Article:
It’s natural to think that the grass is greener on the other side. It’s normal to think that the dead-end job you’re in now isn’t what you deserve. Even so, the move from a stable, yet unsatisfying job to self-employed entrepreneur can be daunting and challenging.
It’s not impossible, however, and there are things you can do to improve your business prospects. It’s a matter of ambition, determination and direction. Here are a few tips to help you be successful.
1. Develop an idea
You can’t become an entrepreneur without an idea – without something to sell. It doesn’t have to be a complicated idea: in fact, the simpler the better. You’ll have time to expand and evolve your idea later on if it gets off the ground.
2. Develop a business plan
This might seem like a dreary and unnecessary chore, but it isn’t. It helps clarify what you want and how you aim to achieve it. It helps maintain focus and keeps goals realistic. Develop a budget, a timeline, foreseeable profits, product description and anything else that would be good to write down. This business plan will help refine your idea and your means of achieving it.
3. Pitch it in 30 seconds
Whether you’re pitching your idea to potential investors or customers, you have to know your product and how to communicate effectively. Three essential things to include are your mission, your service or product and your goals.
4. It’s okay not to know stuff
A business encompasses a whole range of different elements and fields. If you’re not sure of something, find someone who does. Effective networking will help get you friends who can help you out whenever you need it.
5. Be frugal
Not cheap, frugal. If there’s something you need to buy, don’t cheap out. But at the same time, don’t spend money unnecessarily. Your venture will only be sustained by the money in your bank account.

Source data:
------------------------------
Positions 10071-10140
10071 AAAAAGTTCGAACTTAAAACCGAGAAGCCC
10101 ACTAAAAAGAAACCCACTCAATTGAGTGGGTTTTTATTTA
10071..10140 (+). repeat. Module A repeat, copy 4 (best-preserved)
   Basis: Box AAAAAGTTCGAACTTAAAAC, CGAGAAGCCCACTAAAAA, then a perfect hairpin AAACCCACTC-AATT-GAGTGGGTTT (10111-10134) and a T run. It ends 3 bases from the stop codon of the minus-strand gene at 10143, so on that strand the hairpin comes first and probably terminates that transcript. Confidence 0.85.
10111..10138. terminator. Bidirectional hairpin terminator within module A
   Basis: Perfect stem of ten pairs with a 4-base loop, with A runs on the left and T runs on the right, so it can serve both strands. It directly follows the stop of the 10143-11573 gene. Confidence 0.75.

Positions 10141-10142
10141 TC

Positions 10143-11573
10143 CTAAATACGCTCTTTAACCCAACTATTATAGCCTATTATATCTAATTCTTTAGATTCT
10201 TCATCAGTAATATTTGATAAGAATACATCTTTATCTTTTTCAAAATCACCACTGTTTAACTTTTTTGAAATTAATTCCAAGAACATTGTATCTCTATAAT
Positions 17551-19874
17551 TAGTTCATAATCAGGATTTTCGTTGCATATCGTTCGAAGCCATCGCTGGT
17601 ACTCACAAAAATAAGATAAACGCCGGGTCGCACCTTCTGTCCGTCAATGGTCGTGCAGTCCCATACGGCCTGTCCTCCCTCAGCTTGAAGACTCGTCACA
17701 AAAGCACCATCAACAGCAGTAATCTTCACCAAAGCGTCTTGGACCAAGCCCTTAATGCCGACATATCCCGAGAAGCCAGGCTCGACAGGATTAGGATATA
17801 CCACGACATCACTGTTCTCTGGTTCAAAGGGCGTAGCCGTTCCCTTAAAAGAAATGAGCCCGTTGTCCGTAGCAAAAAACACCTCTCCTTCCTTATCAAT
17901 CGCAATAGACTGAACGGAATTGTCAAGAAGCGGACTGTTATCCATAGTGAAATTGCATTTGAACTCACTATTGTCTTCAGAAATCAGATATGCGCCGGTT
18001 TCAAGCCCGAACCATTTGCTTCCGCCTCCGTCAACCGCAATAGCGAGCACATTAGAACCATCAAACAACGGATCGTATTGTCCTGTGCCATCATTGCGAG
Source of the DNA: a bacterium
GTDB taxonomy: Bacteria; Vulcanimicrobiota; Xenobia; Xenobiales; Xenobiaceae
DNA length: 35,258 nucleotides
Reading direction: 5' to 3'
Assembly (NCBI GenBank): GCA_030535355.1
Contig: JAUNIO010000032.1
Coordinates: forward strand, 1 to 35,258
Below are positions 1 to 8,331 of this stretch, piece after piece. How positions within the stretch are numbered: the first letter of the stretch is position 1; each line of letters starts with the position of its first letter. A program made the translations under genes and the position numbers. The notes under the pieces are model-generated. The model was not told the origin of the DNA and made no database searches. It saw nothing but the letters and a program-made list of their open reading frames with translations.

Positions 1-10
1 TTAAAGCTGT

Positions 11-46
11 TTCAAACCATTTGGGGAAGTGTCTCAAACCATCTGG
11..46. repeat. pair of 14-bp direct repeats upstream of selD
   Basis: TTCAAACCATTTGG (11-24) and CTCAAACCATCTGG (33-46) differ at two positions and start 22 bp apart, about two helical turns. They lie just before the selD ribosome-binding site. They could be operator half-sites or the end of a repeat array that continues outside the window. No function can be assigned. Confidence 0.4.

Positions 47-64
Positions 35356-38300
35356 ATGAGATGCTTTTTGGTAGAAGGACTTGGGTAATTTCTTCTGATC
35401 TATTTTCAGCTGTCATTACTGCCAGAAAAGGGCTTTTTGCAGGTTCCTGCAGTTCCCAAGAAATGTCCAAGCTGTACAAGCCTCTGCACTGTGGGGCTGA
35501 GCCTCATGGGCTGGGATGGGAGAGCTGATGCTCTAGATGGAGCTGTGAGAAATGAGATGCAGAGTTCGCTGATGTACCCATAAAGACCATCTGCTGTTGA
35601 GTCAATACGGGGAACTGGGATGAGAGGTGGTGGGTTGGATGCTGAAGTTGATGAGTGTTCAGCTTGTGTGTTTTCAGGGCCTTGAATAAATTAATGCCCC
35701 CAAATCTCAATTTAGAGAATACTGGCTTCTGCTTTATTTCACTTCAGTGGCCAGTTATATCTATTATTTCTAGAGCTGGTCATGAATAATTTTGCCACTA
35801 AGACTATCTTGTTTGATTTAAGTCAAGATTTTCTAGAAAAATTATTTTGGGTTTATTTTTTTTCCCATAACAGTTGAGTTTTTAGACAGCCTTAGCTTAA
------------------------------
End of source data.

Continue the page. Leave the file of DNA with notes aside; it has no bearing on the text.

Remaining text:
A business plan is helpful, but you’re dreaming if you think it’ll turn out perfectly. You’ll have to be flexible to changing markets, hostile competitors, and strained finances. You learn best through experience; trial and error; mistakes. Let yourself make mistakes, but never repeat them.
7. Assume that no one will invest in you
Investment isn’t always likely, and even when it is, it isn’t always good. Remember that investors want to make money off of you. If you let them in too deep, they’ll take control over your dream project. Finance your project yourself, at least for the beginning. Simplify your idea to a point where you can afford to be the sole authority and investor.
Go out. Meet other entrepreneurs. Find out what works and what doesn’t. Entrepreneurship is a lifestyle that’ll take some getting used to. You need to meet people who will help you in the future by referring potential customers, lending you some technical aid and giving you advice. This part is essential.
9. Promote yourself
If you have a working prototype or portfolio, start promoting yourself. The internet is a great place to start. Kickstarter is a great place to promote your product and find investors all the while not giving up control of your baby.
10. Know when to move on
Don’t mistake stubbornness for determination. Yes, one must be determined to achieve their goals, but if after multiple failures your project won’t get off the ground, then there’s something not working. When it becomes impractical, redundant or turns into an irreversible mess, it’s time to stop, reflect and move on.
Linda Campbell is a freelance writer and entrepreneur who used vendor finance to help pay for her first business. It is a great service to finance a business endeavor and helped her get her business off the ground.
Image courtesy of marin / FreeDigitalPhotos.net